1 Introduction Experiments, and in particular randomized experiments, are the conceptual reference point that gives empirical content to the notion of causality. In recent years, actual randomized experiments have become increasingly popular elements of the methodological toolbox in a wide range of social science disciplines. Examples from the recent political science literature abound. Blattman, at Harvard Library on October 24, 2016 Hartman, and Blair (2014), for instance, provided training in “alternative dispute resolution prac- tices” to residents of a random set of towns in Liberia. Kalla and Broockman (2015) analyze whether the possibility of scheduling a meeting with a congressional oﬃce changes depending on whether it is revealed that the person seeking a meeting is a political donor. Findley, Nielson, and Sharman (2015) study the eﬀect of varying messages to incorporation services in diﬀerent locations on the possibility of establishing (illegal) anonymous shell corporations. Researchers conducting such ﬁeld experiments in political science (as well as in ﬁelds such as economics, medicine, and other social and biomedical sciences) are often confronted with variants of the following situation (cf. Morgan and Rubin 2012). They have selected a random sample from some population and have conducted a baseline survey for the individuals in this sample. Then a discrete treatment is assigned to the individuals in this sample, usually based on some randomiza- tion scheme. Finally, outcomes are realized, and the data are used to perform inference on some average treatment eﬀect. A key question for experimenters is how to use covariates from the baseline survey in the assignment of treatments. Intuition and the literature suggest to use stratiﬁed randomization con- ditional on covariates, also known as blocking. Moore (2012), for instance, makes a convincing argument that blocking on continuous as well as discrete covariates is better than full randomiza- tion or blocking only on a small number of discrete covariates. We analyze this question—how to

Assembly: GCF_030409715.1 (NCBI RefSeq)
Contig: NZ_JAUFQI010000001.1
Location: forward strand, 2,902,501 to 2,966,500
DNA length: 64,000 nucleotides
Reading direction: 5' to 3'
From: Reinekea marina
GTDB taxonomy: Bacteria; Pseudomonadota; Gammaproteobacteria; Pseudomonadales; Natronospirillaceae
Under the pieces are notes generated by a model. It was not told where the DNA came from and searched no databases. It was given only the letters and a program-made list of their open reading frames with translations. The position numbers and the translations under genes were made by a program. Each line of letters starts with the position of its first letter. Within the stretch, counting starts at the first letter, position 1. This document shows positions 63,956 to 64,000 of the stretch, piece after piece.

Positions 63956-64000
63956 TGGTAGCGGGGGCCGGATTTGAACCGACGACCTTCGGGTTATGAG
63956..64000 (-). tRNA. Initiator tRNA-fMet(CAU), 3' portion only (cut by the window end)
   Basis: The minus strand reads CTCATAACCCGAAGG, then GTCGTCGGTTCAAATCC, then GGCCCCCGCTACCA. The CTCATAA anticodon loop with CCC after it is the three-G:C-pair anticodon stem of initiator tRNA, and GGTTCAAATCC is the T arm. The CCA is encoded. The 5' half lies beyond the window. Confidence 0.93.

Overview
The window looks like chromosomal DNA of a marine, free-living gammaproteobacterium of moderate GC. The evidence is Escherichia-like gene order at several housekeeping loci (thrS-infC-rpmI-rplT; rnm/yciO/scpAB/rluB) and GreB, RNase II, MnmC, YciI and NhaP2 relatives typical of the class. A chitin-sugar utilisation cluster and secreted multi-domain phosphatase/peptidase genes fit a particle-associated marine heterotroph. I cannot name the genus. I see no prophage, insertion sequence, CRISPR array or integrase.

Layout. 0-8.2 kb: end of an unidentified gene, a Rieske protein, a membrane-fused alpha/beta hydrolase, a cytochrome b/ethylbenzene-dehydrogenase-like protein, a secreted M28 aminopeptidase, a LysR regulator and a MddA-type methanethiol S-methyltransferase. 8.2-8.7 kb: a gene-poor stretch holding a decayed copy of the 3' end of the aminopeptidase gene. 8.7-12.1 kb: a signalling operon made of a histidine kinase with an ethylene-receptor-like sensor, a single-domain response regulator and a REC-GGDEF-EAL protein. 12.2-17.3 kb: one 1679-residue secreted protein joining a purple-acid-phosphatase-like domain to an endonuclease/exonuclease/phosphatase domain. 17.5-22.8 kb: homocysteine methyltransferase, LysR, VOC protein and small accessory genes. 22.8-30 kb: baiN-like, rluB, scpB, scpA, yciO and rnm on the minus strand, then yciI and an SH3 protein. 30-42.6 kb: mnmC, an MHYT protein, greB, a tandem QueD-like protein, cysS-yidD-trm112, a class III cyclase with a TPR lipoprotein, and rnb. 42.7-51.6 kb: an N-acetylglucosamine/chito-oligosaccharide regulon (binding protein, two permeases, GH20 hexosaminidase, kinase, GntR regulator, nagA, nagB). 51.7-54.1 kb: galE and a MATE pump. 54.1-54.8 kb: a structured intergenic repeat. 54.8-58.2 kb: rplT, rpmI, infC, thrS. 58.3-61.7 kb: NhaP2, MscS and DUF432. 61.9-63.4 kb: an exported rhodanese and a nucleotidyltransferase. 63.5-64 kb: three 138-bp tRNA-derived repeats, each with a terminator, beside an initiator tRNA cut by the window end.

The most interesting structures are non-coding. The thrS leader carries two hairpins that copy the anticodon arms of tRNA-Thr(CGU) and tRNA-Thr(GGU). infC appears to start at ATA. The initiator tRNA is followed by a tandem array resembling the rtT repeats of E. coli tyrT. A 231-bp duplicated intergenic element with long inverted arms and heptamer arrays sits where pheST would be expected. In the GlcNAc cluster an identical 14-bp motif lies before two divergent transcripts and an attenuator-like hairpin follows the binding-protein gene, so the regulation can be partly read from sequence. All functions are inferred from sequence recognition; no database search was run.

Author’s note: I thank Alberto Abadie, Ivan Canay, Gary Chamberlain, Raj Chetty, Nathaniel Hendren, Guido Imbens, Larry Katz, Gary King, Michael Kremer, and Don Rubin, as well as seminar participants at the Harvard development retreat; the Harvard Labor Economics Workshop; the Harvard Quantitative Issues in Cancer Research Seminar; the Harvard Applied Statistics Seminar; UT Austin, Princeton, Columbia, and Northwestern Econometrics Seminars; at RAND; and at the 2013 CEME Conference at Stanford for helpful discussions. Replication data are available on the Harvard Dataverse at http://dx.doi.org/10.7910/DVN/I5KCWI. See Kasy (2016). Supplementary materials for this article are available on the Political Analysis Web site.